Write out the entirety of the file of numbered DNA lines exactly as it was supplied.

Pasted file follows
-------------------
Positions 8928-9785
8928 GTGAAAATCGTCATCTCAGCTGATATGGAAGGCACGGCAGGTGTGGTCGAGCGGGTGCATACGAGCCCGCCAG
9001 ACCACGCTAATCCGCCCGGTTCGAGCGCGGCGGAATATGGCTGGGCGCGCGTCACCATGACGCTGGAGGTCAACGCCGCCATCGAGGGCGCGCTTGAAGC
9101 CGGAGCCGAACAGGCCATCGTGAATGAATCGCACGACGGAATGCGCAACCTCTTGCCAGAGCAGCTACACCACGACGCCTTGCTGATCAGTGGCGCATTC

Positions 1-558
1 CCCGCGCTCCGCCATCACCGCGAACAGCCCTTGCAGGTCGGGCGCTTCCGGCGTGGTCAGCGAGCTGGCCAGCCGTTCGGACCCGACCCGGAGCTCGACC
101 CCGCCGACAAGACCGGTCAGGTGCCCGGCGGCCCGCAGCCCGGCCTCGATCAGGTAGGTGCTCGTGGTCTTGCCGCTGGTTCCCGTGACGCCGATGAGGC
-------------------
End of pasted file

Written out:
Positions 8928-9785
8928 GTGAAAATCGTCATCTCAGCTGATATGGAAGGCACGGCAGGTGTGGTCGAGCGGGTGCATACGAGCCCGCCAG
9001 ACCACGCTAATCCGCCCGGTTCGAGCGCGGCGGAATATGGCTGGGCGCGCGTCACCATGACGCTGGAGGTCAACGCCGCCATCGAGGGCGCGCTTGAAGC
9101 CGGAGCCGAACAGGCCATCGTGAATGAATCGCACGACGGAATGCGCAACCTCTTGCCAGAGCAGCTACACCACGACGCCTTGCTGATCAGTGGCGCATTC

Positions 1-558
1 CCCGCGCTCCGCCATCACCGCGAACAGCCCTTGCAGGTCGGGCGCTTCCGGCGTGGTCAGCGAGCTGGCCAGCCGTTCGGACCCGACCCGGAGCTCGACC
101 CCGCCGACAAGACCGGTCAGGTGCCCGGCGGCCCGCAGCCCGGCCTCGATCAGGTAGGTGCTCGTGGTCTTGCCGCTGGTTCCCGTGACGCCGATGAGGC